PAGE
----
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Environmental Modelling



EES:Methods, S:Methods, GED:Methods, ID:Methods, PSc:Methods

Admissions requirements

Classes of 2017 and after: passing grade for the first-year Statistics and Mathematics Intermediate courses, but also see remarks below.

Classes of 2016 and before: Passing grade for the first-year Numeracy course.

Calculus is recommended.


Mathematical models are important tools for studying complex systems. Models provide insight in which factors have important effects, and which are less influential in determining the outcome of complex interactions. They allow you to examine the consequences of scenarios that are too risky, too costly, or simply impossible to execute in execute in reality. The process of model building itself often enlarges the insight in a complex system significantly, because it forces you to make prior knowledge and assumptions about the system explicit.

This is a course on how to develop and analyse mathematical models for the physical, chemical, and biological processes that occur in the natural environment. We focus on continuous-time dynamical systems, which are modelled with systems of differential equations.
The emphasis is on the conceptual, mathematical basis of model building. We will use computer simulations in R to examine model results.

Course objectives

After this course students should be able to:

  • Design, adjust, and refine models.

  • Analyse basic ecological models, and derive predictions based on results.

  • Critically evaluate models.


Once available, timetables will be published here.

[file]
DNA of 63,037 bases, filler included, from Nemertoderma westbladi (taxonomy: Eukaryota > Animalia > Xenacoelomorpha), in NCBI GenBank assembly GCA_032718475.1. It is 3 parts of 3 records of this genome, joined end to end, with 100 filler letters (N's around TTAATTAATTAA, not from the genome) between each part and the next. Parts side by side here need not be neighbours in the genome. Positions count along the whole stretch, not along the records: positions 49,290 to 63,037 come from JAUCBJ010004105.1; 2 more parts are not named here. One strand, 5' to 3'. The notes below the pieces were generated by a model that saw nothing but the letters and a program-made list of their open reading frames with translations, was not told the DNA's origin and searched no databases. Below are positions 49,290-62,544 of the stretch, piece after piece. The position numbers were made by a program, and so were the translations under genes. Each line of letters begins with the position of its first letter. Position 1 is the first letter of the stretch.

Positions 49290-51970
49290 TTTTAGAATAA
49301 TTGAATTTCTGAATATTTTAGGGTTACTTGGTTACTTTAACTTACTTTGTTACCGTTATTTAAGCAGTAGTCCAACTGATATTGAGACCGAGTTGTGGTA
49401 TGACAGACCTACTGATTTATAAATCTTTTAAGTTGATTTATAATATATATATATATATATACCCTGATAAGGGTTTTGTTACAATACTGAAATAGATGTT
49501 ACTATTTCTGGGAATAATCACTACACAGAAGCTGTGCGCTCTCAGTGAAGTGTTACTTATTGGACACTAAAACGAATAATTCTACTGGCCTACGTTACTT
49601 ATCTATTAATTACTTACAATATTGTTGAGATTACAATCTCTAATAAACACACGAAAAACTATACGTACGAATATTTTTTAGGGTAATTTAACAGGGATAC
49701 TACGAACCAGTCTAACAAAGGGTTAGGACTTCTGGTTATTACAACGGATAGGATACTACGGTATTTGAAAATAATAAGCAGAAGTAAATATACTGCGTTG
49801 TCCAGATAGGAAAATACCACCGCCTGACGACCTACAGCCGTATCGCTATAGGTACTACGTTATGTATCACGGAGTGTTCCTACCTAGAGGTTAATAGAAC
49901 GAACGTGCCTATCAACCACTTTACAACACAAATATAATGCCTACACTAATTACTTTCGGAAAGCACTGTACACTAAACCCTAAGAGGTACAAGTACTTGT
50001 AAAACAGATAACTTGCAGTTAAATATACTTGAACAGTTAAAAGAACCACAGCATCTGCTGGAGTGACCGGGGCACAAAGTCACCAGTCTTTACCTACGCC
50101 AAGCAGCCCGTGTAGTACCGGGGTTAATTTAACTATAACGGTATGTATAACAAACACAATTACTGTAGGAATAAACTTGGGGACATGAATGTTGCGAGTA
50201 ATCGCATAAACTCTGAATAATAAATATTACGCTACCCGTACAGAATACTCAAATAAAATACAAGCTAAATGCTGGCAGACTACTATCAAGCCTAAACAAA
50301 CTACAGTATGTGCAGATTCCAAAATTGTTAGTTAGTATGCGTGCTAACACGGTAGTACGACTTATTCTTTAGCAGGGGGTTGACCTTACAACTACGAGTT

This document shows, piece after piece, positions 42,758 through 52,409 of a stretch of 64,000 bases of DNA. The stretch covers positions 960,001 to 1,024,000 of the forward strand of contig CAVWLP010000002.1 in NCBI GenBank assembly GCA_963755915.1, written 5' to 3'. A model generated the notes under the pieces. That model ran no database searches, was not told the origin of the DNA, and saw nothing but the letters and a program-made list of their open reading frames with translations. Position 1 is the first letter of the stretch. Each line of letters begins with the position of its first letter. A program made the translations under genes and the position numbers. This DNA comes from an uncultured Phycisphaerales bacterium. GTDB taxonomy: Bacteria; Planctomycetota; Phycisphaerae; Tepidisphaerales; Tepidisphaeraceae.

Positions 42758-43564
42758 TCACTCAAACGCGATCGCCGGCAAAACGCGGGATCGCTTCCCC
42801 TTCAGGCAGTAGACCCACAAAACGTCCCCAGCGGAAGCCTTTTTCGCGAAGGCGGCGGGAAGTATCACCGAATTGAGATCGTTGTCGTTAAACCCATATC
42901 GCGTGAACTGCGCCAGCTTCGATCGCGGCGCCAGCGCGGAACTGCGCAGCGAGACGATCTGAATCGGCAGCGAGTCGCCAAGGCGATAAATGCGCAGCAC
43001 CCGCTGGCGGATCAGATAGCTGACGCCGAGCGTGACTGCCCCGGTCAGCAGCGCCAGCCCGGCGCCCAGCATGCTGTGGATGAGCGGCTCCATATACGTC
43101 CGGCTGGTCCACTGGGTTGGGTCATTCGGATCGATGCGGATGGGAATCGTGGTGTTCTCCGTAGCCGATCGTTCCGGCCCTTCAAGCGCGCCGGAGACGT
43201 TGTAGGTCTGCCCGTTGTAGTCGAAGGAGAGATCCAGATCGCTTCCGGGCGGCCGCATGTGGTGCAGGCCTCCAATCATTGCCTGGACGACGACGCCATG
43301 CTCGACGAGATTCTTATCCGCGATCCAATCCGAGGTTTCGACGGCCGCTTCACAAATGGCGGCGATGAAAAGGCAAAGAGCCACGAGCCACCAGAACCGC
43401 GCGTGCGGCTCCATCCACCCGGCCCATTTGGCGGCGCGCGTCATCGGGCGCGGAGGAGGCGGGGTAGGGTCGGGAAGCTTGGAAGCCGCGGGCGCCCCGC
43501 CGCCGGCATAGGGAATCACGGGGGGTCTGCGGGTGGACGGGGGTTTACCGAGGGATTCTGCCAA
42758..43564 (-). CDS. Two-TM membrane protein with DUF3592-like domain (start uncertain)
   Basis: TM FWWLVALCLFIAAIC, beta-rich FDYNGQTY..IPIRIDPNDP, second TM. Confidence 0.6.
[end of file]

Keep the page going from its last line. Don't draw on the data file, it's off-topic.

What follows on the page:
Mode of instruction

Lectures, work groups, computer labs, discussions.


Class participation: 10%
Two portfolio’s, consisting of reports on weekly individual assignments: 50% total
Individual peer review: 10 %
Group project draft report: 10%
Group project final report: 20%


There will be a Blackboard site available for this course. Students will be enrolled at least one week before the start of classes.

Reading list

Chapter 2 of: A Practical Guide to Ecological Modelling. Using R as a Simulation Platform, by K. Soetaert and P.M.J. Herman, Springer 2010. Chapter 2 is called “Model formulation” (p. 15-69). A pdf of this chapter can be purchased at:


This course is open to LUC students and LUC exchange students. Registration is coordinated by the Curriculum Coordinator. Interested non-LUC students should contact


Dr. P. Haccou,


  • Participants should have a sufficient proficiency and interest in mathematics, and be prepared to amend their mathematics skills when necessary. Students with poor mathematics skills are advised not to choose this course.

  • Under special conditions, students who have a passing grade for the Statistics and the Mathematics Basic courses may be able enroll in this course. If you wish to do so you should contact the instructor for an intake interview at least one month before the start of the course.